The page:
On Sunday the girls returned to the Edison to bid farewell to Vic Schoen; the Cinderella sisters’ carriage of dreams was to turn into a pumpkin the next day, the deadline for the return home.  Suddenly a young man burst into the soda fountain area where the girls and Vic were perched on stools.  He asked Vic is he knew the names of those girls who sang on the radio the previous night, because Decca’s Dave Kapp wanted to audition them.  The trio whirled around on their stools as if in a Busby Berkeley musical and announced “We’re the girls!”

At nine a.m. Monday they auditioned with seven songs (including, yet again, “Sleepytime Down South”) and won Dave Kapp over.  Now, instead of returning home, they were signed to Decca for $50 a record.  (The young man Kapp had sent to find the sisters was theatrical agent Lou Levy, whose keen ear for hit songs would play an important part in the trio’s development.)

The Andrew’s first single was “Why Talk About Love” (1937), which received little public attention.  Then Lou dug up a song from the 1933 Yiddish musical I Would If I Could.  The song went by the unlikely title of “Bei Mir Bist Du Schon,” and its January 1938 Decca release proved Levy to be a crafty song plugger: it went to number one on the Best Seller charts.  And if that weren’t enough to make Lou and the girls a team, his marriage to Maxene certainly was.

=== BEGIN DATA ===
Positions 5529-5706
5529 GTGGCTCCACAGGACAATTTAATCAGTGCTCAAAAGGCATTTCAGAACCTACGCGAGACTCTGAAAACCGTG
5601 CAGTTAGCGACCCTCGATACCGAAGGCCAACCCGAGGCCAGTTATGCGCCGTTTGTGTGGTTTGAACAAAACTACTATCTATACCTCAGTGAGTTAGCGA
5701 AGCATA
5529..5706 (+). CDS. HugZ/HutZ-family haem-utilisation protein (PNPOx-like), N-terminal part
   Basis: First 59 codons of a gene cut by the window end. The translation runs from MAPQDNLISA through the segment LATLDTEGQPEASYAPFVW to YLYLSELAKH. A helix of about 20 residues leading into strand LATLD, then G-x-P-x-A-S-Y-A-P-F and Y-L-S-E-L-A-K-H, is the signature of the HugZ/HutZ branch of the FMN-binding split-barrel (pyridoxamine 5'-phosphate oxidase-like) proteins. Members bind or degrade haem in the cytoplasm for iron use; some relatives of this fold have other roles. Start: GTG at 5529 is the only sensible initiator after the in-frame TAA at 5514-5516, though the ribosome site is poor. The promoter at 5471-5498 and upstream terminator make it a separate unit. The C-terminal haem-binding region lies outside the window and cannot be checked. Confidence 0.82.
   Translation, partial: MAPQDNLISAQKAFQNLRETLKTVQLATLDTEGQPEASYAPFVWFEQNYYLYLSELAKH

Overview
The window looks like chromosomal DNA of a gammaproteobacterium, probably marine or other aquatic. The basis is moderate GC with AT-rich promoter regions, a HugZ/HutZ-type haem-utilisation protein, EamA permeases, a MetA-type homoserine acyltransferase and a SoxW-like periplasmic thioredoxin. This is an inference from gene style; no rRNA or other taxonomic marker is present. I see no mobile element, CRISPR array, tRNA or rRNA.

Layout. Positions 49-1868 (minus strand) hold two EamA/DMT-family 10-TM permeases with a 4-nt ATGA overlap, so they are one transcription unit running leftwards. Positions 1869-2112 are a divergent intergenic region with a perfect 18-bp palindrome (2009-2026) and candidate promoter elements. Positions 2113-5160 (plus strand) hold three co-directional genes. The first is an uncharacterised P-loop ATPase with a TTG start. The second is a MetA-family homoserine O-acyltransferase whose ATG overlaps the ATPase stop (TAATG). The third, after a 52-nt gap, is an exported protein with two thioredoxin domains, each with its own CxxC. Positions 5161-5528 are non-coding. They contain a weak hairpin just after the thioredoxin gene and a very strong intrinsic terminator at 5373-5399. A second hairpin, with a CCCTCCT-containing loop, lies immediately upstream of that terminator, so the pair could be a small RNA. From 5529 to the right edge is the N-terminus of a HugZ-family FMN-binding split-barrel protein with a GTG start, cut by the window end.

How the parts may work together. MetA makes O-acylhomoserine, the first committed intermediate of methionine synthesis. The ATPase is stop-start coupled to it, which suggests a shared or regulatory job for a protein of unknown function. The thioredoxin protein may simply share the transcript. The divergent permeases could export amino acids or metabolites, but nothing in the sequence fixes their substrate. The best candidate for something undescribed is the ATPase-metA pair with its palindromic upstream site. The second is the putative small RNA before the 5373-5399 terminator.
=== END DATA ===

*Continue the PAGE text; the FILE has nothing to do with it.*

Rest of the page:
Their next single, “Nice Work If You Can Get It” (#12) from A Damsel in Distress, hit the charts on January 8th, just one week after “Bei Mir,” and it was the first one of their many releases of associated with films.  In all, they had nine chart singles in 1938.  As if their hits weren’t keeping them busy enough, they performed on WBBM radio in Chicago five days a week and then flew to New York to record each weekend.

By the end on 1938 the sisters were earning $1,000 a week at the New York Paramount doing seven shows a day. In 1939 they had six chart records, including “Hold Tight Hold Tight” (#2).  Their hits ran the gamut of international melodies in those first recording years, including Yiddish (“Joseph Joseph,”  # 18, 1938), Latin American (Say SiSi,” #4, 1940), Italian (The Woodpecker Song,” # 6, 1940), Russian (Pross-Tchai Goodbye,”  #15, 1939) and even Czechoslovakian (Beer Barrel Polka,” #4 1939).